Arkansas - Find Jury Types and Sizes In Your State
Arkansas - Jury Types And Sizes
Types Of Jury In Arkansas:
Arkansas | Get Information for All Court Types
Use this page to find information about juries for each of the court types for the state of Arkansas. Learn about the different types of courts, the number of jurors for each of these types, and the decision rule for a conviction to be made.
| Arkansas Felony Court Jury Duty
Serious criminal cases including violent crimes, property offenses, and drug offenses are tried in Arkansas felony court. Felony juries are generally larger than juries for less serious offenses, and have more stringent conviction requirements due to the severity of the crime and potential punishment.
A jury for the Arkansas Circuit felony court contains 12 jurors. For a conviction to be made, all members of the jury must come to a unanimous decision. Otherwise, they will remain in deliberations until such a decision is reached.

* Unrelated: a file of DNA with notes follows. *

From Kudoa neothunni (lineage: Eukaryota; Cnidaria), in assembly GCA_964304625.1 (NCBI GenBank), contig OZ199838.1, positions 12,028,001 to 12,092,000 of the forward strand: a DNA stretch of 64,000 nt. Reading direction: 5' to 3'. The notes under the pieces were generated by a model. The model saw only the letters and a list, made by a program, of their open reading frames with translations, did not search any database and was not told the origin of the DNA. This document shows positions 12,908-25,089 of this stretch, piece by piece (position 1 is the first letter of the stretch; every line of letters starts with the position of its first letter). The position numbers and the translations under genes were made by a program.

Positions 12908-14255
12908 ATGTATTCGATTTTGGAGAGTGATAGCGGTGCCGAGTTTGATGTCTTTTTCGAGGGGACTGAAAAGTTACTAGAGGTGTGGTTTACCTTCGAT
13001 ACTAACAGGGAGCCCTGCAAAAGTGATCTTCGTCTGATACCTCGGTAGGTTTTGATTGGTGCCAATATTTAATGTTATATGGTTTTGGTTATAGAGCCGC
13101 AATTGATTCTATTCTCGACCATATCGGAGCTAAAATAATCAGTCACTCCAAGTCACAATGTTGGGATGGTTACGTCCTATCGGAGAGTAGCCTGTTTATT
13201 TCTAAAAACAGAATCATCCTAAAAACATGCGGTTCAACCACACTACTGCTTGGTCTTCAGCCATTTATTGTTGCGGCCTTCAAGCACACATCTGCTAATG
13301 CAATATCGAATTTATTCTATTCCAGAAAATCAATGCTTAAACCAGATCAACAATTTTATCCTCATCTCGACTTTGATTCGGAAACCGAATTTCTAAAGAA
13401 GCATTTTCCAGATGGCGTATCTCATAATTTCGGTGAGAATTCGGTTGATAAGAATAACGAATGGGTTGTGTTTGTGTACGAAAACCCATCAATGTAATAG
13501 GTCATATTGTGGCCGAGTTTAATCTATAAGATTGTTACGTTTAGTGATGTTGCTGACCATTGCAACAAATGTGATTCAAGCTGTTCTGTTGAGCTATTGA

| Arkansas Civil Court Jury Duty
Non-criminal legal cases are tried by the Arkansas Civil Court. Civil cases include a wide variety of lawsuits between individuals or businesses including personal injury / tort cases, contract disputes, and more. Many civil family court cases involve Arkansas divorce cases or other family law issues such as child custody cases , etc. The instructions for a Arkansas civil jury generally differ from those given to a criminal jury.
A jury for the Arkansas Circuit civil court contains 12 jurors. For a conviction to be made, at least three members of the jury must be in agreement on the verdict.
| Arkansas Misdemeanor Court Jury Duty
Less serious criminal offenses such as theft, vandalism, simple assault, and some drug charges are tried in a Arkansas Misdemeanor Court. Misdemeanors may result in significant fines, probation, or jail time for a convicted defendant. Jury sizes for a misdemeanor trial are generally smaller than a jury for a felony trial.
A jury for the Arkansas Circuit misdemeanor court contains 12 jurors. For a conviction to be made, all members of the jury must come to a unanimous decision. Otherwise, they will remain in deliberations until such a decision is reached.